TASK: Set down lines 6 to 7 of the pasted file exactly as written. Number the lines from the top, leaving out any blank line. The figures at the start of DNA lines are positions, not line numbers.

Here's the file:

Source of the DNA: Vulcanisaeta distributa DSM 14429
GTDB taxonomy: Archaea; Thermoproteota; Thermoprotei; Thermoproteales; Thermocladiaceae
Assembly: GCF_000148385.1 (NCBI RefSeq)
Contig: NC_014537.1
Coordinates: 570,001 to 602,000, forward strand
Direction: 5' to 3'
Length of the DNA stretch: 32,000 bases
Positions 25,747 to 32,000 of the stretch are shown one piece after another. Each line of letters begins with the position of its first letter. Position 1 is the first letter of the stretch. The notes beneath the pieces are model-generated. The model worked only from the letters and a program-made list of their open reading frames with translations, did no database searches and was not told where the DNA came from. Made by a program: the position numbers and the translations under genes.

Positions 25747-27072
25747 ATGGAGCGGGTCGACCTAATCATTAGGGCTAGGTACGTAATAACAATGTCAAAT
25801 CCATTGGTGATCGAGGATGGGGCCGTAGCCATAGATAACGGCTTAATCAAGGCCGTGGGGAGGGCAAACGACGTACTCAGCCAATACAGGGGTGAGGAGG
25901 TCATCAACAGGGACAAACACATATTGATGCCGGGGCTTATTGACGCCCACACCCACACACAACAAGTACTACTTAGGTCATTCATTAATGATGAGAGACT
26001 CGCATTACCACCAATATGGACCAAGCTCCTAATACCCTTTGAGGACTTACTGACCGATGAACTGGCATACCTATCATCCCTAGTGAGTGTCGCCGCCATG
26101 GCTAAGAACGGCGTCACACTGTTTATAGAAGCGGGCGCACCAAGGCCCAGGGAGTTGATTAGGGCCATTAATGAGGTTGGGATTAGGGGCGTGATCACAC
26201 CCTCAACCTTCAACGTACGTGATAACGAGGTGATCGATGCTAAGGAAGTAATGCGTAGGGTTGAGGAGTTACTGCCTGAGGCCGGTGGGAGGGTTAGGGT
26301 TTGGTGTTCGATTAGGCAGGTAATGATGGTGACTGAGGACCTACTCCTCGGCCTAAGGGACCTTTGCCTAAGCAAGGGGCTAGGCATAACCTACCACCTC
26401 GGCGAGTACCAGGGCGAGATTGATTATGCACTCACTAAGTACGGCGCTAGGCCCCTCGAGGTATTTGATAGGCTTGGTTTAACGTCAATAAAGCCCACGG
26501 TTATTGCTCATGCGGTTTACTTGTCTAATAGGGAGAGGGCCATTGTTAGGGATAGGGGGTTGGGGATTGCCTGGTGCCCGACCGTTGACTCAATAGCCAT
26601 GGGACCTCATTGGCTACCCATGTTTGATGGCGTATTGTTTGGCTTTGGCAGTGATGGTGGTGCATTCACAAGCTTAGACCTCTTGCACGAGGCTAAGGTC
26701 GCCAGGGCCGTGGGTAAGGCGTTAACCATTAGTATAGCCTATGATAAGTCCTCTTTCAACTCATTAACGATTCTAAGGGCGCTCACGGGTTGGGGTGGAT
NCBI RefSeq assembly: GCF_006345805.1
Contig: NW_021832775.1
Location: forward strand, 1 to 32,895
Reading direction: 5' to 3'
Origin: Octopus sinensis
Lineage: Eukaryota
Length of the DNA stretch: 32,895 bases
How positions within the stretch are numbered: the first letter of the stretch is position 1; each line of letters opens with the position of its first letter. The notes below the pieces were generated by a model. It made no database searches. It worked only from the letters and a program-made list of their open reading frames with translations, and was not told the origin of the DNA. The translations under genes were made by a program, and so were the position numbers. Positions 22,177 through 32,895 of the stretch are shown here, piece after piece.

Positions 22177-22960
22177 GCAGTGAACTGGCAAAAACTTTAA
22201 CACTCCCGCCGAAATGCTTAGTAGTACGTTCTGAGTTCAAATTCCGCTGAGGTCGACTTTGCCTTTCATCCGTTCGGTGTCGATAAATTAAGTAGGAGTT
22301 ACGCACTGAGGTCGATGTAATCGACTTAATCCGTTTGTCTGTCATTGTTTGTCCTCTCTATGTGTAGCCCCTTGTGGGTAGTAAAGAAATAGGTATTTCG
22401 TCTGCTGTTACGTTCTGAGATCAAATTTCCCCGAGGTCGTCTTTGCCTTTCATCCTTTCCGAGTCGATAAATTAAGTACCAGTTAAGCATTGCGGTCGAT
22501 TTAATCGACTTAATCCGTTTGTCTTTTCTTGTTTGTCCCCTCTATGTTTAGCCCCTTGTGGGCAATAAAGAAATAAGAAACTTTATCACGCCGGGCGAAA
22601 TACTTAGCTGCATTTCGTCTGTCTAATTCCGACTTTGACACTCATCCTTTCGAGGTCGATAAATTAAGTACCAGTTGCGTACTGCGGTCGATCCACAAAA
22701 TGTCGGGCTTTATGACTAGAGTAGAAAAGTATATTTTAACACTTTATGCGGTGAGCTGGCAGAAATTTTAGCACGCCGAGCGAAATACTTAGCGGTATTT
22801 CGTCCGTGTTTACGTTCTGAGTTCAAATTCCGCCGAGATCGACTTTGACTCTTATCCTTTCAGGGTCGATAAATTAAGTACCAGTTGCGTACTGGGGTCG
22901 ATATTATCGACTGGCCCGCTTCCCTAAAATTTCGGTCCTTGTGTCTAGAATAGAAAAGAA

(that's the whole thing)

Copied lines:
Direction: 5' to 3'
Length of the DNA stretch: 32,000 bases